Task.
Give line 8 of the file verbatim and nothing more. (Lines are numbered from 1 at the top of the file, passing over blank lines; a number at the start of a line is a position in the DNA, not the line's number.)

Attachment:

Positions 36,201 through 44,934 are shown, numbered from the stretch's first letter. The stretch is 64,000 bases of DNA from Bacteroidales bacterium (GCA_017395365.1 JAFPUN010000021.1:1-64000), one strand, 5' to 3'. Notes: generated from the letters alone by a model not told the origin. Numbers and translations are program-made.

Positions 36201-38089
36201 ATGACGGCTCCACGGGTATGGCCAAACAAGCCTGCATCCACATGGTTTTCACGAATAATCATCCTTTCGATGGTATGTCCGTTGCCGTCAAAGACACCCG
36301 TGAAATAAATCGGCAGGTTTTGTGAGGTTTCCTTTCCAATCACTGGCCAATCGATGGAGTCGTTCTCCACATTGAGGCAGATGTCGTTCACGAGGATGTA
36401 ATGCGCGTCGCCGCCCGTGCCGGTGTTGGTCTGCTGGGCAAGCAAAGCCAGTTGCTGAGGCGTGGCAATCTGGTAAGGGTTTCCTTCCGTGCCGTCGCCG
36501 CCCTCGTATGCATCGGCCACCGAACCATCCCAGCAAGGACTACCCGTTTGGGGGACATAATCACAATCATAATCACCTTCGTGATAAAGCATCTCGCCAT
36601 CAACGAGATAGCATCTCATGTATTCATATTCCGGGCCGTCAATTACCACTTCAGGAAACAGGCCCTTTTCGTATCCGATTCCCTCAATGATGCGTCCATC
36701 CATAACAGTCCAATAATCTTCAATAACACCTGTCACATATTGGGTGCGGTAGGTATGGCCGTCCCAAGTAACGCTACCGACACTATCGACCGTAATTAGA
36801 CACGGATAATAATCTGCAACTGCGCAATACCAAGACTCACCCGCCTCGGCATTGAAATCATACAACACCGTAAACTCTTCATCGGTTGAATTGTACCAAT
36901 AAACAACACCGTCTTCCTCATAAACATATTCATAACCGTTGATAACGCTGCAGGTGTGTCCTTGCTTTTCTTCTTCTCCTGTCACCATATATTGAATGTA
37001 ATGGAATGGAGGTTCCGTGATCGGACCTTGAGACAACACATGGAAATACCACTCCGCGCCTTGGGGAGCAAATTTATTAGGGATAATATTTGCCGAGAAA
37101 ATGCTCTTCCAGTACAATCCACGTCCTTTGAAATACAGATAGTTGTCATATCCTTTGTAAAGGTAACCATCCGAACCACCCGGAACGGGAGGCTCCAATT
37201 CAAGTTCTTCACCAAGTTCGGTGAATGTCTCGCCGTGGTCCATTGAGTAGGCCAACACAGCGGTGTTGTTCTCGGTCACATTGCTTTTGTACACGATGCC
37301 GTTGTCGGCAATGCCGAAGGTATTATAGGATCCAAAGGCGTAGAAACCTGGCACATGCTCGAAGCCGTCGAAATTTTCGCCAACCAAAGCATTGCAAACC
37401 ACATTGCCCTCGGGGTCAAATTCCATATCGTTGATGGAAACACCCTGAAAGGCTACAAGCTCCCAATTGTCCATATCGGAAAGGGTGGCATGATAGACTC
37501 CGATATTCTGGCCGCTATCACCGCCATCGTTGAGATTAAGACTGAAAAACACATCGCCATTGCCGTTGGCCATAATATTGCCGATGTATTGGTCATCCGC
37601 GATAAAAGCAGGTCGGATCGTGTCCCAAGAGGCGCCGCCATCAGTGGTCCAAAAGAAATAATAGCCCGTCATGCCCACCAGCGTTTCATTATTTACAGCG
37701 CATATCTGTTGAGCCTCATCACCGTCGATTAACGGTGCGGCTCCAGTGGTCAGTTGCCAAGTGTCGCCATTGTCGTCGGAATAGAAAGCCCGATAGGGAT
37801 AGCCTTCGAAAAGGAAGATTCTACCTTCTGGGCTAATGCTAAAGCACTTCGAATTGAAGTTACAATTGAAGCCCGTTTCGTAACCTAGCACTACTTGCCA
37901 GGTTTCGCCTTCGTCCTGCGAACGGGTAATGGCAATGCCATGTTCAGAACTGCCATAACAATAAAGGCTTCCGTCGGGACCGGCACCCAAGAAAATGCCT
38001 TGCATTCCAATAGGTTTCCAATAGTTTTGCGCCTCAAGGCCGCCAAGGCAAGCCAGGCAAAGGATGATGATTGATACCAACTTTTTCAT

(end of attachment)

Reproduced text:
36701 CATAACAGTCCAATAATCTTCAATAACACCTGTCACATATTGGGTGCGGTAGGTATGGCCGTCCCAAGTAACGCTACCGACACTATCGACCGTAATTAGA